Home Economy New York state ranks first in population loss (again)

New York state ranks first in population loss (again)

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New York state lost more residents last year than any other state in the U.S.

Newly reported data from the U.S. Census Bureau places New York at the top of the list of just nine states that lost residents between 2017 and 2018.

New York lost 48,510 people while Illinois was close with a drop of 45,116 residents.

new york population lossNew York is the fourth most populous state in the country, trailing only California, Texas and Florida. As a percentage of total population, New York’s 0.25 percent loss was less significant than that of West Virginia, Illinois, Alaska and Hawaii.

But the latest Census report marks the third straight year New York has lost population, as the overall population in the country grows.

New York continues to have more births than deaths, but it is losing residents to other states. The issue was noted in a report by the Empire Center for Public Policy, a fiscally conservative Albany think tank.

New York’s total net domestic migration loss — measuring the number of people moving from New York to other states against those moving in — is estimated at 1,197,600 residents since the 2010 census, the Empire Center reported. That number is the largest total decrease among states, and second only to Alaska as a percentage of population at the start of the decade.

Between July 2017 and July 2018, 180,306 more residents moved out of New York state than moved in from the rest of the country, according to Census data. Meanwhile, New York attracted 70,375 immigrants from other countries over the same span. That total ranks behind only Florida, California and Texas. But with the more than 180,000 residents leaving, New York sustained a net migration loss of 109,931 people in the past year.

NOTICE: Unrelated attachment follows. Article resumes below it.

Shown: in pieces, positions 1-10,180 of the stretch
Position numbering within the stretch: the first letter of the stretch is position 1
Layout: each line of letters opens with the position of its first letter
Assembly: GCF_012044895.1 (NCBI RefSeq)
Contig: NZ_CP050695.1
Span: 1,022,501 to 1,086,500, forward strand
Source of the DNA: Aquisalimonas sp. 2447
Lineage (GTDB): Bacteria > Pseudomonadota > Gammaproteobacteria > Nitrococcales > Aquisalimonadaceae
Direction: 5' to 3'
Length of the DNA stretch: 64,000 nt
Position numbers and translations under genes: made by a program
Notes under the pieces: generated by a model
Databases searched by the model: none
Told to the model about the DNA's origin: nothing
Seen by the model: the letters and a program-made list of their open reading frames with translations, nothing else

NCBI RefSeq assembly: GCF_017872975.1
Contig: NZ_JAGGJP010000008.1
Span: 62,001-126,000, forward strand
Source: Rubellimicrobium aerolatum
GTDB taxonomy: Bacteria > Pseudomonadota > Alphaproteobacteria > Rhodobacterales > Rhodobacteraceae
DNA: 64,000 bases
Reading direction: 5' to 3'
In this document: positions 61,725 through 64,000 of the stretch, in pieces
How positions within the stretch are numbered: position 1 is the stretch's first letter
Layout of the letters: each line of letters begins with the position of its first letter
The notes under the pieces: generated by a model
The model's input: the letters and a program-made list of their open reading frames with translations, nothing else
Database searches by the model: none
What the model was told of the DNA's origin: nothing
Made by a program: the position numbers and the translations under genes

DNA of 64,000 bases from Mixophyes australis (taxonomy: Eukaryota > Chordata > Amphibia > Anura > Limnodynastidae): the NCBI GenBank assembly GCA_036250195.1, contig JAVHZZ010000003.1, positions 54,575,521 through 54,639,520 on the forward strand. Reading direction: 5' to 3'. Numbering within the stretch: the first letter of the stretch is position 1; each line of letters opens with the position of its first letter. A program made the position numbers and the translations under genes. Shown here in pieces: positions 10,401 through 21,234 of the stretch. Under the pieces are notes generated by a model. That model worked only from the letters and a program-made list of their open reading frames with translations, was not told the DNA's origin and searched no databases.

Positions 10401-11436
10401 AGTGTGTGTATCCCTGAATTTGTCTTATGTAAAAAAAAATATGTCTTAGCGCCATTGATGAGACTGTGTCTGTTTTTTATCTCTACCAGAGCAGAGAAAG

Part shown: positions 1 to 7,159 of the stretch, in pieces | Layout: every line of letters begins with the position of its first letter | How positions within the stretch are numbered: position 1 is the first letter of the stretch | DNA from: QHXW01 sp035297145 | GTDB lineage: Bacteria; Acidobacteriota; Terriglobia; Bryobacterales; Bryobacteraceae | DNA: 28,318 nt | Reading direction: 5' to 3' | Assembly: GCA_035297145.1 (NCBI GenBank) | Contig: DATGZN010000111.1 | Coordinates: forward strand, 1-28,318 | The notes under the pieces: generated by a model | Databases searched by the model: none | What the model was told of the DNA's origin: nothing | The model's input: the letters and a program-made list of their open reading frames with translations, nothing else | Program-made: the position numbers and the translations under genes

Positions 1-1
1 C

The Census Bureau will release population data by county in March. If those numbers follow the trend from previous years, population loss will be focused in counties in upstate New York. Between 2016 and 2017, Westchester, Putnam, Dutchess, Orange, Rockland and Sullivan counties all posted population gains, as did New York City and Long Island. But every other upstate county outside of Monroe and Albany lost population.

In a separate report in October, the Empire Center argued upstate New York’s economic recovery from the 2008 financial crisis has been among the weakest of any region in the country. Since 2010, private job growth has focused on New York City, Long Island and the Hudson Valley. Upstate counties, the report said, have gained private-sector jobs at just one-third the national rate, and less than one-third of the rate downstate.

The Hudson Valley region overall recently lost residents, according to a December report from the Marist Bureau of Economic Research.

The region — classified as Dutchess, Putnam, Ulster, Rockland, Sullivan and Westchester counties — lost more than 28,000 households between 2011 and 2016, according to the report. Marist compiled IRS county-to-county migration data for the study.